This is the 71st edition of Cultivating Resilience, a weekly newsletter how we build, adapt, and lead in times of change—brought to you by Jason Shen, a 1st gen immigrant, retired gymnast, and 3x startup founder turned Facebook PM.
I know one of the lessons of the pandemic has been that remote work at scale can be productive / effective, but one big thing about most larger distributed companies is that they get together several times a year in person for an extended period of time, several days at least, to bond and build in-person connection.
And I got to do that this past week. I took a train to a coworker’s place and spent at least 5 hours over course of a day (over drives, drinks, dinner, and a hike) learning about each other’s lives and perspectives on the work we do together. It was truly lovely and something I look forward to doing more of as we hopefully come down from our Delta variant peak.
PS - I need some volunteers to test something for this newsletter. Please raise your hand if you can help. Very low effort
🧠 Can Focusing on Our Mental Health Be Bad for Our Mental Health?
One of my favorite podcasts, No Stupid Questions, explored this question recently from an anonymous British military veteran:
I have served as an officer in the British army for the past 15 years, including two tours of Afghanistan. As a young officer, I can barely remember mental health being discussed except during a mandatory period of post operational decompression at the end of deployments. It certainly didn't pervade the everyday management of my soldiers as it can do at the moment.
Putting my professional experience to one side, he continues. It does seem like over the last decade, society writ large has become more mental health conscious. I don't dispute that for the most part, this seems like a really positive progression.
People are now far more comfortable, verbalizing their struggles and accessing the treatment they need. He writes, but he goes on cold heartedly. I can't help, but wonder if the focus on mental health has caused widespread hypersensitivity and or hypochondria. Could our modern day obsession with mental health, be bad for our mental health?
I would add the massive caveat that, of course I am not advocating cutting people adrift. Clearly there is a threshold at which mental health becomes a medical issue, and I really believe in helping anyone who is suffering.
The hosts had a pretty straightforward answer: probably not. (You can listen to the whole episode to hear why.) But what I find is interesting is the question itself.
There’s a sense that if we can just focus on positive things, then we’ll have a positive attitude. And there’s certainly some truth to that. We’ve all found ourselves feeling worse and worse as we ruminated over some problem. But there’s a difference between a temporary dip in mood and a longer term drop in mental health.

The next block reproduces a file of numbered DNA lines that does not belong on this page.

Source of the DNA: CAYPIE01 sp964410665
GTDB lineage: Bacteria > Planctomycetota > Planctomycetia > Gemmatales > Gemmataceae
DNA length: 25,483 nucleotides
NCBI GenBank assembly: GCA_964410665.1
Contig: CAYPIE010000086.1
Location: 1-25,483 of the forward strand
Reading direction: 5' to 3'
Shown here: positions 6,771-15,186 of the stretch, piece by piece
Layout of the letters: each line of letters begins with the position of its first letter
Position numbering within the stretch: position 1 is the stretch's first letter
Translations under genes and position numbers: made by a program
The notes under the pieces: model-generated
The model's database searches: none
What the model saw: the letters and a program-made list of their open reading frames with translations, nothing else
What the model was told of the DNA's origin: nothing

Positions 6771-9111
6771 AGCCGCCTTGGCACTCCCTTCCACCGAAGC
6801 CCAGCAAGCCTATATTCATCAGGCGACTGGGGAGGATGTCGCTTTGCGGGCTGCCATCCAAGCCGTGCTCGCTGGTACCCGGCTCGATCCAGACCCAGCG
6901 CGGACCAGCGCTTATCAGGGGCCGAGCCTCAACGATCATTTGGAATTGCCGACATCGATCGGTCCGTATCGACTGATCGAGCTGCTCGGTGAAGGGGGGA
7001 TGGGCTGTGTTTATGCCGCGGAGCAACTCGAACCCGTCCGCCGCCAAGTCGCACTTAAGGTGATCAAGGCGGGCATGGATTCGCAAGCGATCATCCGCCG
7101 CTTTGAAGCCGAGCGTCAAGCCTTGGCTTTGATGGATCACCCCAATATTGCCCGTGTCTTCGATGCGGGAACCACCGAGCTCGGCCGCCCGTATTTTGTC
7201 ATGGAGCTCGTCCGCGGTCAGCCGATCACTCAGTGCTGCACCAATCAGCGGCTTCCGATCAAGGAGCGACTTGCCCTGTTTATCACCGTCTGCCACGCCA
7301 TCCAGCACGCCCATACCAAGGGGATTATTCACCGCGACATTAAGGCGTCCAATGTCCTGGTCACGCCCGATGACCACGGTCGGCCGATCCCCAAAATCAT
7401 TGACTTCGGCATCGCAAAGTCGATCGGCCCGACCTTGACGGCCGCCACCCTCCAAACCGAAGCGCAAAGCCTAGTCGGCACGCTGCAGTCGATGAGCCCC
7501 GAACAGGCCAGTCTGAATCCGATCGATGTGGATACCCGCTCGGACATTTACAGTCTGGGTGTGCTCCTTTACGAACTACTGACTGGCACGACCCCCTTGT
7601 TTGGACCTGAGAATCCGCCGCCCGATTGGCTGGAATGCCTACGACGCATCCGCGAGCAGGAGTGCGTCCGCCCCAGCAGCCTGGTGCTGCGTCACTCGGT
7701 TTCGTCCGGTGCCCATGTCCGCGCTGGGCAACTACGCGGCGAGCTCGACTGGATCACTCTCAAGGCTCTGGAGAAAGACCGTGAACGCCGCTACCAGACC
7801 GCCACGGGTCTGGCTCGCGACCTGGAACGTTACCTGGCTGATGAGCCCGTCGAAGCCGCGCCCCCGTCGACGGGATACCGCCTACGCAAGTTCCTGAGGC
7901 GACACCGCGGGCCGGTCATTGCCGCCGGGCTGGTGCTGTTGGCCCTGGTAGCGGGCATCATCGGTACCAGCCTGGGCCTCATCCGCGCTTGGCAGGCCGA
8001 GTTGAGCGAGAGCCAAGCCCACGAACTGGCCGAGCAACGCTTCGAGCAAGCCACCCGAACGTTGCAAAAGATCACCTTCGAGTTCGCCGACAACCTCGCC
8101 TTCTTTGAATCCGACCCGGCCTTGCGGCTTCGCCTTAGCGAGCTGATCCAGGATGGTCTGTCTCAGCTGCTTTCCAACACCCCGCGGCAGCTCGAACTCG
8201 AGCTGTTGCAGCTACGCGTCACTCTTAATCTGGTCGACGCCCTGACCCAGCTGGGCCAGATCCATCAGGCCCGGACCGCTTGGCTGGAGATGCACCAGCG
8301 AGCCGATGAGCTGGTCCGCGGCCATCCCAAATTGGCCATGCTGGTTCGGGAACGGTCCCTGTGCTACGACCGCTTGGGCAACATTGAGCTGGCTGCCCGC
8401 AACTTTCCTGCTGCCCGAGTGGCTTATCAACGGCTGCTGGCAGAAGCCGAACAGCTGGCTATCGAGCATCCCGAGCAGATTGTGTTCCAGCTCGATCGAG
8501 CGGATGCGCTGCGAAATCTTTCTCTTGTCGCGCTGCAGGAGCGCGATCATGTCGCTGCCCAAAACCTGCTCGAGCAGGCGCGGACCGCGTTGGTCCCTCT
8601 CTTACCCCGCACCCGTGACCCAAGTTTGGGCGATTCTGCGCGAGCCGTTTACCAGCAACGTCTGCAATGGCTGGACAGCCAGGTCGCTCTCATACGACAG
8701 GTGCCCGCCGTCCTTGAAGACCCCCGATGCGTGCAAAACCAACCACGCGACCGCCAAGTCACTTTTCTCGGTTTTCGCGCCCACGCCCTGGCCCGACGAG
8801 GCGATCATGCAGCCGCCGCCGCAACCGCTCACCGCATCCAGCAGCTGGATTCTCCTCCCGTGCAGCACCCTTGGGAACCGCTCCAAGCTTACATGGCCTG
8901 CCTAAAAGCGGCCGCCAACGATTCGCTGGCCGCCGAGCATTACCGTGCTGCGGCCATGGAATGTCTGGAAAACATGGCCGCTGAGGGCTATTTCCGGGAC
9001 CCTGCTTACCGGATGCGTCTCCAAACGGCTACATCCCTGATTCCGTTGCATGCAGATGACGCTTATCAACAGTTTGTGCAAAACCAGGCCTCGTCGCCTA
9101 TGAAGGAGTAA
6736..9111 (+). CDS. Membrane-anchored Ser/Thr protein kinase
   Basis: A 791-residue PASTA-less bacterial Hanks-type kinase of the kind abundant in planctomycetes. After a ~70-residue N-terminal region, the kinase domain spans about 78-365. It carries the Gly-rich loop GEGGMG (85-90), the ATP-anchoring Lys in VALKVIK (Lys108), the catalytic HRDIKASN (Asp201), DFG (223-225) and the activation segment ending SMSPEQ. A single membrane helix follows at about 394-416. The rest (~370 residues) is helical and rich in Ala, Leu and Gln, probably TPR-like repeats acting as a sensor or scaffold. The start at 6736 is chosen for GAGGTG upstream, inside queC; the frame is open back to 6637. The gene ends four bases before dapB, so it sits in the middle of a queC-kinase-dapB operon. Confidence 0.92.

My first response to the question was rhetorical:
Could our modern day obsession with physical health (e.g. cancerous agents, sedentary lifestyle, sugar), be bad for our physical health?
My answer is also probably not.
It’s better that we know about all the ways our health can be affected by the environment, the foods and drugs we consume, and how we live. We may be making tradeoffs in those decisions—cars drive closer to bikes when the biker rider is wearing a helmet—but still probably better that have helmets than not.
Similarly, it’s better that we understand that many mental disorders have genetic factors but also can be exacerbated / created by physical environment (toxins) and life events (childhood trauma).
But then I started thinking about other things:
- Could our obsession with money be bad for our finances?
- Could our obsession with efficiency be bad for our efficiency?
- Could our obsession with status be bad for our reputation?
- Could our obsession with safety be bad for our safety?
And what I realized was that maybe the answer the issue is the word “obsession”. I don’t think as a society we are actually “obsessed” with mental health. It’s just more emphasized than before. But yes, obsessing over just about anything is bad because it narrows our view. It gives us tunnel vision.
When we obsess over avoiding any risk of terrorism, we got security theater airports and $8 trillion dollar series of wars. When we obsess over pinching pennies, we miss opportunities to increase our net worth in bigger ways. Personally speaking, I’ve learned to slow down in a hard workout if I think I could get hurt, because in the long run an injury will slow me down more.
The meta lesson here: obsessing is bad. A healthy emphasis that balances the immediate gains with a long-term outlook is better.
See my conversation about this on Twitter
🖼 Extra Work (Scotch & Bean 019)
This is a rerun from a few months ago but someone shared it on Twitter (perhaps the first official quote tweet of Scotch and Bean in the wild!) and I wanted to resurface it. Take time to really relax people!
👉 Minimal Flat Avatars
You ever wonder how people get those fun hand-drawn avatars as their social media handle? Well, a bunch probably ordered them off Fiverr. There are a ton of vendors to choose from but one I’ve come back to a couple times is saysizokhu. Fast, responsive, and the right balance of accuracy with whimsy. This is not an affiliate link - I just like them!
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